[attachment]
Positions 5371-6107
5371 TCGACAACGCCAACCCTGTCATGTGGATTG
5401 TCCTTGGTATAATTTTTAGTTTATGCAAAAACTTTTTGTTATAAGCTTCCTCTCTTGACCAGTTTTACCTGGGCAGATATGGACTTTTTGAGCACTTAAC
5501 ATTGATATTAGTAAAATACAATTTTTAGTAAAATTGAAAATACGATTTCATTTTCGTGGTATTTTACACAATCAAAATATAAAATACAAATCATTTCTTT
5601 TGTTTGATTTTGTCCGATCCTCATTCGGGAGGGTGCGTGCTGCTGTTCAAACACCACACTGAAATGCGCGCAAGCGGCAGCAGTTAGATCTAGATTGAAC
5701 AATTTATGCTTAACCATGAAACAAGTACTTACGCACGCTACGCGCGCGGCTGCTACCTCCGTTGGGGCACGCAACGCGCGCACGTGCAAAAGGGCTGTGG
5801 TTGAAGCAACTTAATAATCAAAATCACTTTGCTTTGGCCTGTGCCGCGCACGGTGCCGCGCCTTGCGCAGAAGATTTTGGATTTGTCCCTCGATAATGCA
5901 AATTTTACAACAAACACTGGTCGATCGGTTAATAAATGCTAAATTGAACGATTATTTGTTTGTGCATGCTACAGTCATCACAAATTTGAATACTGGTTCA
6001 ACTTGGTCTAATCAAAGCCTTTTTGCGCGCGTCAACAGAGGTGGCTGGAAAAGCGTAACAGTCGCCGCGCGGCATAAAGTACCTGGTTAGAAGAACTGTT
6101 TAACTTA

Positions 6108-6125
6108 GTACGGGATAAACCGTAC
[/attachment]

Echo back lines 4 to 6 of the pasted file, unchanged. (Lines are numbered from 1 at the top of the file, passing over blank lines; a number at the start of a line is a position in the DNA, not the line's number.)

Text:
5501 ATTGATATTAGTAAAATACAATTTTTAGTAAAATTGAAAATACGATTTCATTTTCGTGGTATTTTACACAATCAAAATATAAAATACAAATCATTTCTTT
5601 TGTTTGATTTTGTCCGATCCTCATTCGGGAGGGTGCGTGCTGCTGTTCAAACACCACACTGAAATGCGCGCAAGCGGCAGCAGTTAGATCTAGATTGAAC
5701 AATTTATGCTTAACCATGAAACAAGTACTTACGCACGCTACGCGCGCGGCTGCTACCTCCGTTGGGGCACGCAACGCGCGCACGTGCAAAAGGGCTGTGG